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Proposed Air Passenger Duty cut sends the wrong signal

18th March, 2021

Ever since it was first introduced in 1994, the aviation industry has been lobbying for the Government to scrap Air Passenger Duty – a tax levied on passengers (other than children and those transferring from one flight to another) departing UK airports. Every so often we’ve said why we think this is wrong-headed. But on 10th March, Boris Johnson said that one measure he’d like to see implemented in response to a review of connectivity within the UK would be a halving of APD on domestic flights. Has decades of industry lobbying finally worn down the Treasury?

It was certainly not the kind of aviation policy announcement we’d been hoping for. A draft policy on how to achieve ‘net zero’ aviation in the UK is now more than a year overdue. We’ve had promises that the Government will ‘build back better’ from the pandemic. The idea that tax rises – rather than cuts – would be a fair policy for cutting aviation emissions when the sector reopens has been endorsed both by NGOs and by the Climate Assembly (a body set up to reflect the British public’s view on how to achieve net zero emissions). And the public mood seems to have shifted a bit towards the idea of holidaying close to home. 

To then hear that the Government thinks a good way of supporting UK tourism is to encourage people to fly to their destination is pretty deflating. As many press commentators pointed out, in the year of the COP being held in Glasgow, the UK needs to be building its reputation as a climate leader. This kind of announcement makes its protestations about delivering a green industrial revolution ring hollow. 

Is it possible though that this actually had more to do with ‘union’ politics that anything else? APD seems to have been a longstanding concern of the Northern Ireland government, such that in 2017 when the Conservatives needed support from the DUP to get a parliamentary majority, one of the conditions was that they would carry out a review of the impact of the tax on Northern Irish tourism. In announcing the plan last week, which would seek to put domestic flights (on which APD is currently levied at both ends of the journey) on the same tax footing as international flights (for which passengers are charged only on flights departing the UK), Boris Johnson said “It seems wrong that someone flying from Belfast to London and back pays more UK tax than someone flying from Dublin to London and back”.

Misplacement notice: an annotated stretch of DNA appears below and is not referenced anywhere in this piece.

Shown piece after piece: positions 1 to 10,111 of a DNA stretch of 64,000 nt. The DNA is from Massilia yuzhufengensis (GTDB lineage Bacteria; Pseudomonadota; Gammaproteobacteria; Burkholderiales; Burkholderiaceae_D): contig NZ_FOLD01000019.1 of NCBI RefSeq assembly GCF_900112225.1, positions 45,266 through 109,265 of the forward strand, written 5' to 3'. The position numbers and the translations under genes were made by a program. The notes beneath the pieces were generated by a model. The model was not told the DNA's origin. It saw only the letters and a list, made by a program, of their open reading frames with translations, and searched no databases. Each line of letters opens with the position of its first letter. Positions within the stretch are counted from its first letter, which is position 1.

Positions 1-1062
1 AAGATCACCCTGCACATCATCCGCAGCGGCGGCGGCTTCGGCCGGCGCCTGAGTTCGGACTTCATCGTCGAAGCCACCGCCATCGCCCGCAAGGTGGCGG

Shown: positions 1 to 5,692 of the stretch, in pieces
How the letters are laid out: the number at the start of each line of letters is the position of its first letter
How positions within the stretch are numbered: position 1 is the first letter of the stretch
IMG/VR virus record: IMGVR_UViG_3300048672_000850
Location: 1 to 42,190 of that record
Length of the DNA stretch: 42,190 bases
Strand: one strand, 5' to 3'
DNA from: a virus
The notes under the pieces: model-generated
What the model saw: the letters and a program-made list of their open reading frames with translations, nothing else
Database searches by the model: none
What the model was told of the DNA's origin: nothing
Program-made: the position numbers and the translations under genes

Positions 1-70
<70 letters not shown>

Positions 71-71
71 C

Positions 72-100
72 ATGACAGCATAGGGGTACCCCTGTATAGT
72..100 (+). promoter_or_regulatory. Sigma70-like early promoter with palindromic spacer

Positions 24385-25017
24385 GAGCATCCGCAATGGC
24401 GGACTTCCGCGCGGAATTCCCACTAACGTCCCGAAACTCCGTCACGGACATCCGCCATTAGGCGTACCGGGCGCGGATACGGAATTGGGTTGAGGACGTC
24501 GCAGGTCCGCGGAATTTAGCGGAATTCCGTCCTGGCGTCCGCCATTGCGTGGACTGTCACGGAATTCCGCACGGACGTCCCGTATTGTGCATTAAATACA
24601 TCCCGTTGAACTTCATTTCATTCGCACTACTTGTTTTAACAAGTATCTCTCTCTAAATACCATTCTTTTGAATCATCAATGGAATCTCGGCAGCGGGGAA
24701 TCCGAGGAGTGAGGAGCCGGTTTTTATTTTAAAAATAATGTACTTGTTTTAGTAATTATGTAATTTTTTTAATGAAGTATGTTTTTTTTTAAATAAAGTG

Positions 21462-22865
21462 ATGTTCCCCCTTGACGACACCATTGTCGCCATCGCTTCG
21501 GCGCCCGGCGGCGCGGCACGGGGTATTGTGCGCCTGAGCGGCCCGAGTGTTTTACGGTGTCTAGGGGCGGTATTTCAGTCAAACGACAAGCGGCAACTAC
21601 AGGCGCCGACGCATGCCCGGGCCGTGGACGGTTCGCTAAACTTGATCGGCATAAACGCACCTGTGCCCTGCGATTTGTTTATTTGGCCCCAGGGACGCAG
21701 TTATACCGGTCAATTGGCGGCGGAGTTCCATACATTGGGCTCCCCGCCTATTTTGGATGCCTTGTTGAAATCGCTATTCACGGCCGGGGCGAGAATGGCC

Asked about how the proposal squared with the Government’s climate commitments, Transport Secretary Grant Shapps said that total revenues from APD would be maintained, suggesting that rates could be increased on longer routes to make up the shortfall. And the proposal will in any case be subject to consultation as part of a Treasury review of aviation taxes – another long-promised document that will, we hope, include options for reforming and increasing aviation taxes to better reflect the sector’s environmental impact. 

We’re looking forward to engaging with the Treasury about that consultation. As argued in a report to the CCC in 2019, flying is currently both the quickest and cheapest way for someone to increase their carbon footprint. Historic exemptions from both fuel duty and VAT keep air fares artificially low. The Government now faces challenges both of rebuilding its depleting public finances and of delivering its promise to decarbonise transport – including aviation. It’s high time to look again at how to ensure the aviation sector is paying for its climate change costs.